Will Paid Ads Help Increase Traffic Eventually?

I've read that paid ads give you nothing more than quick visits, conversion, and sales. And when your budget is out, you have to start all over, a journey to getting organic traffic.

You have to come back to organic traffic whether you have or have not before.

The question is if you can spend a few dollars upfront to promote your website, product, or service online, will that help generate organic traffic after you're out of budget?

In this post, I'll b breaking things down into what is possible and what is not if you're expecting organic traffic to surge as a result of paid ads.

Google Declares Paid Ads Won't Help Organic Traffic

It's not unusual to read a few Google announcements that something is not possible but in reality, you see them working.

Remember Google's position on less-quality links and its no-effect  or poor-effect on ranking. People are still using, to date, because it's working for them.

Remember Google's position on copy and paste of others' content and publishing it as yours. The big G said you'll never rank for them. In reality publishers, even the well-known, are guilty of it and they're ranking than the original owners of these pieces of content.

When John Muller of Google said that spending for ads won't guarantee you more organic traffic and ranking at the end of your campaign, I grew a bit skeptical.

Yes. I was once a benefactor of such surge in natural traffic after I'd spent on ads.

Although the quality of my content was acceptable to guarantee organic traffic even without spending upfront on ads.

However, with my experience, without the paid ads, I couldn't have got that number of natural visits within the period.

Here, I won't totally be convinced by Google's position that spending on ads won't help natural traffic eventually.

And I have proofs that you may or may not have thought about.

Why Paid Ads Will Attract Organic Traffic Eventually

Below is a list of practical reasons you should be expecting more organic traffic after your promotional campaign must have come to a stop.

1. Histories Of Your Bought Traffic Will Return Them

During your ads campaign, a few people must have read your content, shared it, subscribed to your website, and probably bought from you.

These people had to be tracked down by their devices. On every device are cookies and caches. This is the medium through which a computer can read if a device has once visited a page before or not.

If you buy visits to your website, these people are forever bought on unless they change devices or clear histories (cookies and caches) of their browsers and devices.

After the campaigns, if these once-bought people are looking for any content you've covered, Google and other search engines are likely to rank your posts for them.

The secrete is that these search engines usually use the histories, cookies, and caches to tailor their results for potential readers.

If during the campaign, these people had enjoyed your content/website, they're more likely to be returned to your pages, organically, thereafter.

2. Your Subscribers Are Your Content Returnees

Still on history, the internet is designed to feed us back with several activities going on, on our devices.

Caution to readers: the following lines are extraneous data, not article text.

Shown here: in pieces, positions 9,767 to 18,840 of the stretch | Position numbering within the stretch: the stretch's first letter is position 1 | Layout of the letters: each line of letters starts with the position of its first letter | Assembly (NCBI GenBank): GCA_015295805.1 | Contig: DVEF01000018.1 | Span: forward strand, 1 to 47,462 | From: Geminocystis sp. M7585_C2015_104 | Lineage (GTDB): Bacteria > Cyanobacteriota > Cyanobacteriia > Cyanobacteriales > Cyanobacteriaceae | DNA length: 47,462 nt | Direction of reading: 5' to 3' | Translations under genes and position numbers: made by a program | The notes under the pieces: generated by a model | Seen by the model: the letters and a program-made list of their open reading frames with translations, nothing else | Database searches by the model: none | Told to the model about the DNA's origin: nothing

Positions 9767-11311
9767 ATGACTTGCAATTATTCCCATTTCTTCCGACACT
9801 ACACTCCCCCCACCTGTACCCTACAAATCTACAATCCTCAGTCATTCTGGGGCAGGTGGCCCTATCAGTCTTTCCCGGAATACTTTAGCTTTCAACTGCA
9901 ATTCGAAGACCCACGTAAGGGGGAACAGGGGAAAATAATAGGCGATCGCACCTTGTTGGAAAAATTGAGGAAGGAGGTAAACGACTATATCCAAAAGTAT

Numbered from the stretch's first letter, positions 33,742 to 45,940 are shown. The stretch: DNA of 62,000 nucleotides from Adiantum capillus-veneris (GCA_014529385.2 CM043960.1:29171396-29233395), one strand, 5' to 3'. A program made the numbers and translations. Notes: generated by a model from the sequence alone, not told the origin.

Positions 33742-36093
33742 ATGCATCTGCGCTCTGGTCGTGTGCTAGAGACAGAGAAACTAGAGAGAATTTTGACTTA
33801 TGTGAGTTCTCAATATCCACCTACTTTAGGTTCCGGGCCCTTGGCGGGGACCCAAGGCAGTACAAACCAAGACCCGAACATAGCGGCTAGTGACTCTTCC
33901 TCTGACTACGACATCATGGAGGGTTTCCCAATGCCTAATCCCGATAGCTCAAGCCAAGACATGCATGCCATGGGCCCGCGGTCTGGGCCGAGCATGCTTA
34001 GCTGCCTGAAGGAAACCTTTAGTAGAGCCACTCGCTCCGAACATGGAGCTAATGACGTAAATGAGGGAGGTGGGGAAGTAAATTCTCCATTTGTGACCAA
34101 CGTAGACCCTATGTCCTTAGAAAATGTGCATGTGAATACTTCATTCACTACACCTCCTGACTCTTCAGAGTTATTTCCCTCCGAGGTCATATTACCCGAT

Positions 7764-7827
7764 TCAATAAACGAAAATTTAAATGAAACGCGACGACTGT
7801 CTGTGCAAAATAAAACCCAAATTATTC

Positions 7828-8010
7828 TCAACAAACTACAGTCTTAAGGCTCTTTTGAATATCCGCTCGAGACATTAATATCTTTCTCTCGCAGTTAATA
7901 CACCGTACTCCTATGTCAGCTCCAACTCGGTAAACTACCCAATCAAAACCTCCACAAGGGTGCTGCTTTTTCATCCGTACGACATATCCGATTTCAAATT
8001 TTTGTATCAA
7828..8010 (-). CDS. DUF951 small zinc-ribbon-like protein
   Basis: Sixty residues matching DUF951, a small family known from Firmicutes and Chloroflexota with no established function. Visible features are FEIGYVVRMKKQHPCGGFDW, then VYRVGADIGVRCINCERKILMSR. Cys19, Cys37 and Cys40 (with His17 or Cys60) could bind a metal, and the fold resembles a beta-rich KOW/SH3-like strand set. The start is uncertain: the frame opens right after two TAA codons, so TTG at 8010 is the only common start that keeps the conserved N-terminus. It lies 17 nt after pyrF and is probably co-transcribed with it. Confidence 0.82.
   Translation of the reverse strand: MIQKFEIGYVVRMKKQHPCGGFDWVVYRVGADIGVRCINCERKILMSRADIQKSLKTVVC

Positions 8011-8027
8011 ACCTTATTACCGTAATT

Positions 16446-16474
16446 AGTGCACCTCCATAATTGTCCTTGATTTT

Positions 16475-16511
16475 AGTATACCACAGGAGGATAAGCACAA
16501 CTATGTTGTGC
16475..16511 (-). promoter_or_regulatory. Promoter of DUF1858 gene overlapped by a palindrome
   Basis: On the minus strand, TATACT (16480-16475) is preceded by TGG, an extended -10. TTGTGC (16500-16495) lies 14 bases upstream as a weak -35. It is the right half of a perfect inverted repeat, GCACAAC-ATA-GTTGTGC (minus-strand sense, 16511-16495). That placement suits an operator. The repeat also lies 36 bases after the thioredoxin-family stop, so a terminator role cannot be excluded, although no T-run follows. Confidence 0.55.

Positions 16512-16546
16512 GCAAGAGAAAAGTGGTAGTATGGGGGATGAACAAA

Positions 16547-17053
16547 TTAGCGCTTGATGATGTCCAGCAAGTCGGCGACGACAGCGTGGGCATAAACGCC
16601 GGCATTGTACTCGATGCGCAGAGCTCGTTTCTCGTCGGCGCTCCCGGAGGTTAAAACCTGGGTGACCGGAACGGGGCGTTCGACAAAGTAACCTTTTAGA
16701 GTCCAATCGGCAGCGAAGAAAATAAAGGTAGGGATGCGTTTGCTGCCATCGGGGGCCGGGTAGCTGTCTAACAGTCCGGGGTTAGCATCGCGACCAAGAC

Considering people who have once subscribed to your content, shared your posts, printed, or bookmarked it, during the campaign, the internet is likely to return them originally in the future.

While your ads were running, they were lured into subscribing to your content. And ever since, they're returnees through regular newsletters.

While following your newsletters, the internet is recording their interest in your content. 

Hence, if any time, later, they need answers to queries, except you don't have content around it, posts related are likely going to be ranked for them from your end.

This is one of the reasons searchers for the same keywords but on different devices or with different histories, will be fed with different results.

In short, if your campaign gives you more visits and subscriptions, these people will be returned when your budget is out.

3. Google Discover is Tailored by Histories

If you understand how Google Discover works, you'll see why spending a few bucks upfront should guarantee more organic traffic in the future.

Google discovers rely on histories too. Every android user is now fed back on the type of content he loves reading, the websites he'd visited in the past, his past queries, and more.

Your campaigns must have helped to attract clicks from people who regularly checked their discover feeds. These people will, forever, be returned to your pages if you can continually create relevant and related content suitable for Google Discover.


I'd once argued that you shouldn't lose organic traffic to paid ads but gain more instead. But when you hear from the horse's mouth that something is otherwise, you're likely to be confused.

However, when all evidence you need is within your reach, there's no need to be thrown into a dilemma. It's not unusual for Google to speak ill of a few SEO tactics that are working for all. It's not usual of them to say one thing in the morning, but you hear them saying another in the evening.

In the end, it all boils down to what's working without potential harm to your content, SEO, and ranking.

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